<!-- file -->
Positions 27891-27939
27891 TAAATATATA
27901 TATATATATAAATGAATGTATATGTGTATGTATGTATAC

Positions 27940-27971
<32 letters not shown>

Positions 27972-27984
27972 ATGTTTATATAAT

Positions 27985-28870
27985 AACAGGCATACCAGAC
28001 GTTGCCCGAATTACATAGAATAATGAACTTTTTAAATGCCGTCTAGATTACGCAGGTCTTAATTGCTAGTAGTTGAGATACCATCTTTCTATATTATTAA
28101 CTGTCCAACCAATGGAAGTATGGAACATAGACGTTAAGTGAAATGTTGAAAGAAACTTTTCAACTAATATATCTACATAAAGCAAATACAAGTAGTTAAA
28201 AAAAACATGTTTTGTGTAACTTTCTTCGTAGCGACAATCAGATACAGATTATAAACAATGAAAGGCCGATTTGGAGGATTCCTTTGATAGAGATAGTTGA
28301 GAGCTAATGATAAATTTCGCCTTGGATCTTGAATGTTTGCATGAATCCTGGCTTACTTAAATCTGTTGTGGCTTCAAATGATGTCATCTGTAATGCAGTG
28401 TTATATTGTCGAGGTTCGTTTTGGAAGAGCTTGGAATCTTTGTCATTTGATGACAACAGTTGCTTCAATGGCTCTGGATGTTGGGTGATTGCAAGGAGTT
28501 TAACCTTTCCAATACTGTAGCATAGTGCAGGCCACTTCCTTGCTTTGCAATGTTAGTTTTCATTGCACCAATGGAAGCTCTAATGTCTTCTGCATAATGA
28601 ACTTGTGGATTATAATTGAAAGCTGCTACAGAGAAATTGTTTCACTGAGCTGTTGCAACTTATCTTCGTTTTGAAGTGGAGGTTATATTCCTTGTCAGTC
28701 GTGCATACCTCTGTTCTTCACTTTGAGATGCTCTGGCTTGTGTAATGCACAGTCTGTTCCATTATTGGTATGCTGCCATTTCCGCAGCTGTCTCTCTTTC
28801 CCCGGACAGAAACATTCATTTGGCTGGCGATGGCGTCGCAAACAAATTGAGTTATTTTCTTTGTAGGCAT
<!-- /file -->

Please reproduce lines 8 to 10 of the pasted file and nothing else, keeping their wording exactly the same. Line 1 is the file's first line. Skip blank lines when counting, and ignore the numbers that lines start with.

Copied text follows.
Positions 27985-28870
27985 AACAGGCATACCAGAC
28001 GTTGCCCGAATTACATAGAATAATGAACTTTTTAAATGCCGTCTAGATTACGCAGGTCTTAATTGCTAGTAGTTGAGATACCATCTTTCTATATTATTAA